I wanted to ask him what his real occupation was because his theology went pretty deep for a President and CEO of a company but instead I decided to discover just how deep his theology went. “I’m not sure I’m following you,” I commented.
“Elaborating on what my grandfather said if you see yourself as a sinner the gap between you and Jesus and God will continue to widen. However, if you see yourself as a forgiven sinner your relationship with Jesus and God will deepen,” he answered.
“Mind if I play the devils advocate for a minute or two?” I asked.
“Not at all I’m always open to a challenge,” he replied.
“Me too. Okay, if I see myself as a forgiven sinner won’t that mean I can sin whenever I want knowing I’ll always be forgiven?” I answered back.
I could tell he was deep in thought in fact I was thinking I’d stumped him but instead he responded, “I can see what you mean but when you have a deep love relationship with someone you go to great lengths to ensure the relationship grows and deepens. You’re approaching sin as breaking God’s laws when in reality sin is the result of breaking God’s laws. So when you see yourself as a forgiven sinner you don’t do things to weaken your relationship with Jesus and God you do things to strengthen it.”
After reflecting a few minutes on how our conversation had developed, I began thinking more and more I was right, there was more to Paul Ratey then he was telling me. “Okay I’m with you, Paul, by reminding ourselves of God’s majesty we are enticed into developing a deepening relationship with Him through Jesus Christ. Am I right so far?” I asked.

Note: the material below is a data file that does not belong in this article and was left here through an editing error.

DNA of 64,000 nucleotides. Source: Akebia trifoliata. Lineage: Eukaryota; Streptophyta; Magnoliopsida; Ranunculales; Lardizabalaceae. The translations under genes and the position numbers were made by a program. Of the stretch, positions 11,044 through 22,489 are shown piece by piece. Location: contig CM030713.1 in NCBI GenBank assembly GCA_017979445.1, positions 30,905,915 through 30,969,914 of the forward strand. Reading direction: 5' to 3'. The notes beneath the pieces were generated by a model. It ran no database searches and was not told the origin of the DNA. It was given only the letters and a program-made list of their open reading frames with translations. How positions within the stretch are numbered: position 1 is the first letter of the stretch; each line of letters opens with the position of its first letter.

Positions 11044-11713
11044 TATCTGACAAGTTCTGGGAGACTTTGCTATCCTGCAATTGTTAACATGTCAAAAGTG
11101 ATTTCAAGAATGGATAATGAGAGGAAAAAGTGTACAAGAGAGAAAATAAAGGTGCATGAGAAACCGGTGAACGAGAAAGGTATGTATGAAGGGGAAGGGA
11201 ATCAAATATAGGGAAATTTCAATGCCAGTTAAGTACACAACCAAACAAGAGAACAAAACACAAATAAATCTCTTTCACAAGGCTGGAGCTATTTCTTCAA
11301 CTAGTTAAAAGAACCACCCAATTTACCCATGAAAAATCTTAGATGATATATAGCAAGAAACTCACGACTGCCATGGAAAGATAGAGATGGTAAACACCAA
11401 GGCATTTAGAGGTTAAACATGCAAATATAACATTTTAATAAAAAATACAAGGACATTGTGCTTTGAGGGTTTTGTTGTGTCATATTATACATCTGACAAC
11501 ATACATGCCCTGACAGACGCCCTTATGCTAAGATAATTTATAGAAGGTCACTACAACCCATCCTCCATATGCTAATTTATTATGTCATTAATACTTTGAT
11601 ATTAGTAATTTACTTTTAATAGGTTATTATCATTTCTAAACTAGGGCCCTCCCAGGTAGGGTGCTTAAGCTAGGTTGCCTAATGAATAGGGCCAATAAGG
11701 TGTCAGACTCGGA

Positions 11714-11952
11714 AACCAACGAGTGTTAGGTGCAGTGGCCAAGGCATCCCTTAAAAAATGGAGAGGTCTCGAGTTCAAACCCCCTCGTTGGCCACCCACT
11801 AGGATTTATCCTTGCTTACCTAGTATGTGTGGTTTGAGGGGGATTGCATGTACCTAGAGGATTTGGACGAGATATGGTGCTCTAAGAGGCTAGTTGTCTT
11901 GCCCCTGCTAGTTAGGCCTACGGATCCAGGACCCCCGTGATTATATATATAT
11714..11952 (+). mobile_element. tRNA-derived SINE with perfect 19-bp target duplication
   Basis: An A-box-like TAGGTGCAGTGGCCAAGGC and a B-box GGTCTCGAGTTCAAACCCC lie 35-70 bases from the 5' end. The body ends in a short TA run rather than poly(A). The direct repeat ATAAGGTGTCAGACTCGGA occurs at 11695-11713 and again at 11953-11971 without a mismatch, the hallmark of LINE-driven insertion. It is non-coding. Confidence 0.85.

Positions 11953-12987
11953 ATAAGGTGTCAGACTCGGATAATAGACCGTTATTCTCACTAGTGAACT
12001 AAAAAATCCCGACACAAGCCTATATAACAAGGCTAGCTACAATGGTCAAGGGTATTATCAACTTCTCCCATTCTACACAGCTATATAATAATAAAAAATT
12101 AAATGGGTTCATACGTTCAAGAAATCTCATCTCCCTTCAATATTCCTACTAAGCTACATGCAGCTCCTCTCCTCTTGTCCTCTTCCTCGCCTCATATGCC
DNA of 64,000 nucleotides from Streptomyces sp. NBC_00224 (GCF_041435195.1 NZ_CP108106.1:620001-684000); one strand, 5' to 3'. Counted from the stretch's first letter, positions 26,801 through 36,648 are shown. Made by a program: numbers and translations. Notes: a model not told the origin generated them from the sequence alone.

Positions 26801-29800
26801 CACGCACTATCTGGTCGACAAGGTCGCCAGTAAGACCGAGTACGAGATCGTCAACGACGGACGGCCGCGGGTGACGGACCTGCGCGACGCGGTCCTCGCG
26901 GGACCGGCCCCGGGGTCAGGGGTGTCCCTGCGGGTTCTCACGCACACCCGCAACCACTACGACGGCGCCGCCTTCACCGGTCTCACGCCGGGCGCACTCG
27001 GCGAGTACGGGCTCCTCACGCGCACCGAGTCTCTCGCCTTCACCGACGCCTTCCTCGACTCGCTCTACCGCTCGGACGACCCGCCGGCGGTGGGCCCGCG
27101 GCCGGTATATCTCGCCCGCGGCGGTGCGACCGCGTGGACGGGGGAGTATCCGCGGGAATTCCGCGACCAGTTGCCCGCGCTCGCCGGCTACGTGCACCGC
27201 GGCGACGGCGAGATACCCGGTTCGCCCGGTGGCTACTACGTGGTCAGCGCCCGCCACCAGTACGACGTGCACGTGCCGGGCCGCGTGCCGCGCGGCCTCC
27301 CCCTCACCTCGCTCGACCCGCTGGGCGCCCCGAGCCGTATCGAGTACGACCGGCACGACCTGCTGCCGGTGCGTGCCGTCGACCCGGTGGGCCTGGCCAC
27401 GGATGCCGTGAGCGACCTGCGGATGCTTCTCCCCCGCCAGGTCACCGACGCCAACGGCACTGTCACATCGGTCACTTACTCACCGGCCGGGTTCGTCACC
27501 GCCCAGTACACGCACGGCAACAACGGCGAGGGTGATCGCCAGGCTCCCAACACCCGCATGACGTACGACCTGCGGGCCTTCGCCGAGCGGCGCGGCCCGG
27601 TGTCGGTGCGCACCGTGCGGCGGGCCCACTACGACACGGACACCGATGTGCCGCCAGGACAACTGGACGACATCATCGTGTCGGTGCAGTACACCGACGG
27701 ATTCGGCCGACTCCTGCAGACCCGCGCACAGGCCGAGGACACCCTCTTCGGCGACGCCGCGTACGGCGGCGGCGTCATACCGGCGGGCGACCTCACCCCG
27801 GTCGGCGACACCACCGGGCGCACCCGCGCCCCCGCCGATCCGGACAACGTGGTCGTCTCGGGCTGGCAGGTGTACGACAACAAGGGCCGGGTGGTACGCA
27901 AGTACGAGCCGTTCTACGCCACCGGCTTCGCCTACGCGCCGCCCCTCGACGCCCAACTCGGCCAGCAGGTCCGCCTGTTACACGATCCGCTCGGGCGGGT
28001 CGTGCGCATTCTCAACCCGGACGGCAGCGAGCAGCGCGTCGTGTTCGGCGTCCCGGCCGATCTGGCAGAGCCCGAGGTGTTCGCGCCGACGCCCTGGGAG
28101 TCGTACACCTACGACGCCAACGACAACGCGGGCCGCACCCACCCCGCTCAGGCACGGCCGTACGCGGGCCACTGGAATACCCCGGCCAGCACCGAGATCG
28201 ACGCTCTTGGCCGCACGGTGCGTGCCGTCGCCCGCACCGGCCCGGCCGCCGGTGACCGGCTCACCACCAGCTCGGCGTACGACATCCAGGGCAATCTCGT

“We’ve been engaged in a pretty deep spiritual conversation Ted, and I’m not sure we can do justice to it by reducing it to one sentence. Think on this for a minute. God sees something in us that empowers Him to seek a deepening relationship with each of us. Know what that something is?” his voice was filled with emotion.
The depth of his statement humbled me to point where I was at a loss for words. However, I did know what Paul was referring to, “It’s the fact that we are able to have a relationship with him.”
“Amen, brother,” he answered back.
For the next twenty minutes or so we rode in silence both enjoying the passing scenery suddenly it was Paul who broke the silence, “Know what we didn’t discuss?” he said.
Pausing for a minute it suddenly occurred to me, we hadn’t touched on why both of us felt distanced from God throughout the day. “Has it ever occurred to you that we somehow disassociate God with the business of our day to day work experience?” he asked me.
I had to think about that for awhile after all there was no doubt in my mind that God’s presence was everywhere at the same time. I knew I would never be able to understand but was there a point in my faith journey where I didn’t need to understand just relying faith. “Yes, I have thought about it why do you suppose we do at times lose sight of the fact that God is with us every second of every day?”